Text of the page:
Benevento Missal returned to Italy by British Library under Holocaust (Stolen Art) Restitution Act

Posted at 1:15 pm in British Museum, Similar cases

As was speculated at the time of the law being passed, the Benevento Missal will be the first item to be officially returned under the Holocaust (Stolen Art) Restitution Act.

The points made originally about this particular return in relation to the law that allows it still stand. There is no evidence that the Missal was looted by the Nazis, or had any connection to the Holocaust. The law however allows its return, because of the time period in which it was removed from Italy. This highlights the piecemeal legislation implemented (when it is politically advantageous to do so) opening up holes in the anti-deaccessioning rules that govern the UK’s largest museums. The Human Tissue act before it opened up similar holes. The fact that holes need to be opened up for so-called special cases highlights the need for a full review of the legislation to cover all artefacts in museums in the UK, that they can be returned from collections when necessary.

BBC News

15 September 2010 Last updated at 16:55
British Library returns manuscript looted during WWII

A 12th Century manuscript which was housed in the British Library is to be returned to Italy because it was looted during World War II.

The 290-page Beneventan Missal was taken from the Metropolitan Chapter of the Cathedral City of Benevento, Naples, in 1943.
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Iran wants to emphasise that the Cyrus Cylinder belongs to their country, not the British Museum

Posted at 12:54 pm in British Museum, Similar cases

Although it only has the Cyrus Cylinder on a short term loan, there are hopes in by some in Iran that it will be registered (by Iran) as an Iranian artefact, emphasising the fact that although it may not be kept in the country, it still belongs to them.

Tehran Times

September 21, 2010
Iranian society calls for national registration of Cyrus Cylinder
Tehran Times Culture Desk

The Iranian Society of Architecture Luminaries has proposed that Iran register the Cyrus Cylinder on the National Cultural Heritage List.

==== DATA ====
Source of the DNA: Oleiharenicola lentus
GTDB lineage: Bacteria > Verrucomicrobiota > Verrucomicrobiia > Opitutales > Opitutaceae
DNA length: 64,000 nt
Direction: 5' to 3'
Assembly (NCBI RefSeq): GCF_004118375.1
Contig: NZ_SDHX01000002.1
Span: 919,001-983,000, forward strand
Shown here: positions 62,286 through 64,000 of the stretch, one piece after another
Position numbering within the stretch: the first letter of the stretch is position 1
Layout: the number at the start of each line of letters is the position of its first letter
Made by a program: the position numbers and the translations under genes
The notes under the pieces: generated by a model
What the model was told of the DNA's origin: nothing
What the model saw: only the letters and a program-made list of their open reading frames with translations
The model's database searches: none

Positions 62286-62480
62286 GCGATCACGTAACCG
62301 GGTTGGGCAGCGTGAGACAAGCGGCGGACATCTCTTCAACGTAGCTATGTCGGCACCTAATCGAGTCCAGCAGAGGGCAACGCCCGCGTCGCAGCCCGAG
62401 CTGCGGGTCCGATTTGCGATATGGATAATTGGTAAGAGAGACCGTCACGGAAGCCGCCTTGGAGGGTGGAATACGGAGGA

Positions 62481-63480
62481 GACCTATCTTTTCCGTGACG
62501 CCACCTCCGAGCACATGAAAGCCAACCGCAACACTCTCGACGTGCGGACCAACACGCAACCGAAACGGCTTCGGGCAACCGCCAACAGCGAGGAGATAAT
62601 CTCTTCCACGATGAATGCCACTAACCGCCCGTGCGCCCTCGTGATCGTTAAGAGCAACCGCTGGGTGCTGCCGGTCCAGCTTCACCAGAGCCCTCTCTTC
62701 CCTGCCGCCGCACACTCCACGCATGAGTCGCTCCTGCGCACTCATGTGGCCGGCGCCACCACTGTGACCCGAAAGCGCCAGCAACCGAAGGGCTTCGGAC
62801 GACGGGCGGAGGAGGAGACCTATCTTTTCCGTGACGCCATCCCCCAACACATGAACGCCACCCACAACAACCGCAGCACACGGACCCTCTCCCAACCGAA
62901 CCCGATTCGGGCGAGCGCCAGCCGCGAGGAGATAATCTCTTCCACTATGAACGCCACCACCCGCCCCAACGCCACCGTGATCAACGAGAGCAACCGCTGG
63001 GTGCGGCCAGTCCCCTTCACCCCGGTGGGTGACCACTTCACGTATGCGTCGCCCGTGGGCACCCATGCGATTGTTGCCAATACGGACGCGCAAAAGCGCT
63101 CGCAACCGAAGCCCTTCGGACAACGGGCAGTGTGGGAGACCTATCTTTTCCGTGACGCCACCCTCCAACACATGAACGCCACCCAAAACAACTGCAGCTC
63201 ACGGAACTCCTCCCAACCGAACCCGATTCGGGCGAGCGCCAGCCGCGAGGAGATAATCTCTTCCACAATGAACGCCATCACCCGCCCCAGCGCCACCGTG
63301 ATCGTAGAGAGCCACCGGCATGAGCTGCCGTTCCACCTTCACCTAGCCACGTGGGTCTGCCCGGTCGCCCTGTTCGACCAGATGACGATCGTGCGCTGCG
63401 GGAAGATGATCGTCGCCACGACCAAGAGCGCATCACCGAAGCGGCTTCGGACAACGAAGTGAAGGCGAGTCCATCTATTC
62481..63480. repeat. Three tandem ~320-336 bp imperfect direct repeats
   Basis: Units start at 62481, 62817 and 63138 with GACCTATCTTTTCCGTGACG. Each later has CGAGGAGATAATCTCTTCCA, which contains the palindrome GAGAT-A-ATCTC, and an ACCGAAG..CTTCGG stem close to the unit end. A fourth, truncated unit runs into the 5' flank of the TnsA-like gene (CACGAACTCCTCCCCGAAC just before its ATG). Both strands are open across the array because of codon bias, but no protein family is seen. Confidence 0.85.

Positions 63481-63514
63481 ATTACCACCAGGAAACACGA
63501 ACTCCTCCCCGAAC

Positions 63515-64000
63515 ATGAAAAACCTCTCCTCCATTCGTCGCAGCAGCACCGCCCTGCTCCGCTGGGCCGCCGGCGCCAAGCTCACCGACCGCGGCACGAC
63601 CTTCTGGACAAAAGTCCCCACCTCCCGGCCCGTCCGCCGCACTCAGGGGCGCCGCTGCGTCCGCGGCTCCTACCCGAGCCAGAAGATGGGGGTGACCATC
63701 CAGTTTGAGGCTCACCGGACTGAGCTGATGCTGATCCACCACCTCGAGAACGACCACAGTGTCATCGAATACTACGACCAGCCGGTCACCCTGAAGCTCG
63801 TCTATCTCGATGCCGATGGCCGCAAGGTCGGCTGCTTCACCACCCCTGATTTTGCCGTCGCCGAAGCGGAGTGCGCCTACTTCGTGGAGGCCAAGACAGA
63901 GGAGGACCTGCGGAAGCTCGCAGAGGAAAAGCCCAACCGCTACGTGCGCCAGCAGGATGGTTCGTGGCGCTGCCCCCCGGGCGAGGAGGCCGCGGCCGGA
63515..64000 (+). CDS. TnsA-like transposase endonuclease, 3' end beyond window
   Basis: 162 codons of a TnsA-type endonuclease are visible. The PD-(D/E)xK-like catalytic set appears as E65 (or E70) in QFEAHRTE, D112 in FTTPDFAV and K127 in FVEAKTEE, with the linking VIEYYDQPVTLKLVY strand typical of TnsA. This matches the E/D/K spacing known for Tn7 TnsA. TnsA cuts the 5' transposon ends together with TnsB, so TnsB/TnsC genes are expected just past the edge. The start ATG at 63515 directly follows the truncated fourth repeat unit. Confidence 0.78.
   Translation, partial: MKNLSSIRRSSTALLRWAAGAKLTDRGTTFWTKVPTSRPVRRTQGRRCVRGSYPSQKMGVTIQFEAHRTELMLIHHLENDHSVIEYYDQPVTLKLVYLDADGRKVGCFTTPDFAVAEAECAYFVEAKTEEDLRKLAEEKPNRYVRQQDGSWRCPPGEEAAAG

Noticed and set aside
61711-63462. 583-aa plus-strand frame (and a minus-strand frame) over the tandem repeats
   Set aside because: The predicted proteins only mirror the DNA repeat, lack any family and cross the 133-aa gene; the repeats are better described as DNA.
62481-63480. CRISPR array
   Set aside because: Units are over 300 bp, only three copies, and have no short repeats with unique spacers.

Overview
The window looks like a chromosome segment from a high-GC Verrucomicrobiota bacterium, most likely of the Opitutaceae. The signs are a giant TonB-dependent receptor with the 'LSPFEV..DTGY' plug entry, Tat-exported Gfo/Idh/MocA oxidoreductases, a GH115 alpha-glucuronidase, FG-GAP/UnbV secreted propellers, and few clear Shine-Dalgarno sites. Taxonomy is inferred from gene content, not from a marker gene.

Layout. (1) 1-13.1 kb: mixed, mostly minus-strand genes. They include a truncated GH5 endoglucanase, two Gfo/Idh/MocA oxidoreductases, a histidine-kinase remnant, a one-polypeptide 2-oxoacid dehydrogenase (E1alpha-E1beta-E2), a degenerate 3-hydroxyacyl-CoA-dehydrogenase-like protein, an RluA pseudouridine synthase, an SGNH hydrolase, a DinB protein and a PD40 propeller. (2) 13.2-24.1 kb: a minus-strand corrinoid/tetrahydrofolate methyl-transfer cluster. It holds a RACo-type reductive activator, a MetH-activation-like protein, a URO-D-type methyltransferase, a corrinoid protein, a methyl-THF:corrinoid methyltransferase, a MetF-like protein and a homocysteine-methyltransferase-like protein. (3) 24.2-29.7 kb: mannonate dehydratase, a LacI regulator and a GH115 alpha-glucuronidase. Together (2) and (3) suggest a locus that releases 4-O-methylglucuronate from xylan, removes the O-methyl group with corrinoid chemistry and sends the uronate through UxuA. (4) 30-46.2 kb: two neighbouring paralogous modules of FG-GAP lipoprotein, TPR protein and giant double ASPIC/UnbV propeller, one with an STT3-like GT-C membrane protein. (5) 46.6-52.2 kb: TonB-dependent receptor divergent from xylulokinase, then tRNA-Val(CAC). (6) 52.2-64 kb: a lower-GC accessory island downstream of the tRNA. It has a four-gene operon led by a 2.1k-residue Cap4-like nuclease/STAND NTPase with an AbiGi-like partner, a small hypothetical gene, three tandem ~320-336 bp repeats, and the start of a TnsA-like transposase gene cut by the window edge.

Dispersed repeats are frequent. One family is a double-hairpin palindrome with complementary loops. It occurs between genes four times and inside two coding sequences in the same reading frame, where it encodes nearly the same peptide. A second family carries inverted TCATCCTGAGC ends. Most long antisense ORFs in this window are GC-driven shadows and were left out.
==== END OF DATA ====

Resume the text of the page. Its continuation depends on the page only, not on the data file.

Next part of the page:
“We should seize this opportunity caused by the arrival of the Cyrus Cylinder in the country to register it on the list,” society director Alireza Qahhari told the Persian service of the Mehr News Agency on Monday.
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October 28, 2010

The Parthenon Sculptures & the Battle of Ideas – who owns culture

Posted at 10:59 pm in British Museum, Elgin Marbles, Events, Similar cases

As part of the annual Battle of Ideas, a two day event organised by the Institute of Ideas, there is a debate about who owns culture, where the Elgin Marbles no doubt feature in the discussion. Geoff White from the Marbles Reunited campaign will be one of the speakers there.

Battle of Ideas

Losing our marbles? Who owns culture?
Sunday 31 October, 12.30pm until 1.30pm, Courtyard Gallery Battle for the Past

The ownership of the Parthenon Marbles has been disputed since their removal from Athens in the early 19th century, by Lord Elgin. Some argue the sculptures belong in Greece, where they were carved almost two and a half thousand years go. Advocates of repatriation insist that the marbles are part of the heritage of Greece, and should never have been taken in the first place. Others feel that the marbles are now part of the history of the British Museum, and point out that in their current Bloomsbury home they can be seen in relation to other cultures, as part of world history. But with the opening of the new Acropolis Museum in Athens, a state-of-the-art centre, claims for their return are growing stronger.
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Why the Parthenon Marbles should now be returned to Greece

Posted at 1:16 pm in British Museum, Elgin Marbles, New Acropolis Museum

Many of the previous arguments that have been raised by the British Museum for their continuing retention of the Elgin Marbles have been invalidated since the opening of the New Acropolis Museum. They still refuse to acknowledge this fact though. Almost anyone who visits the new museum realises that it represents a far better place for displaying all the surviving sculptures withing site of the Acropolis, yet the British Museum continues to claim that the museum chances nothing.

Brown Daily Herald

Anthony Badami ’11: Arguing against Elginism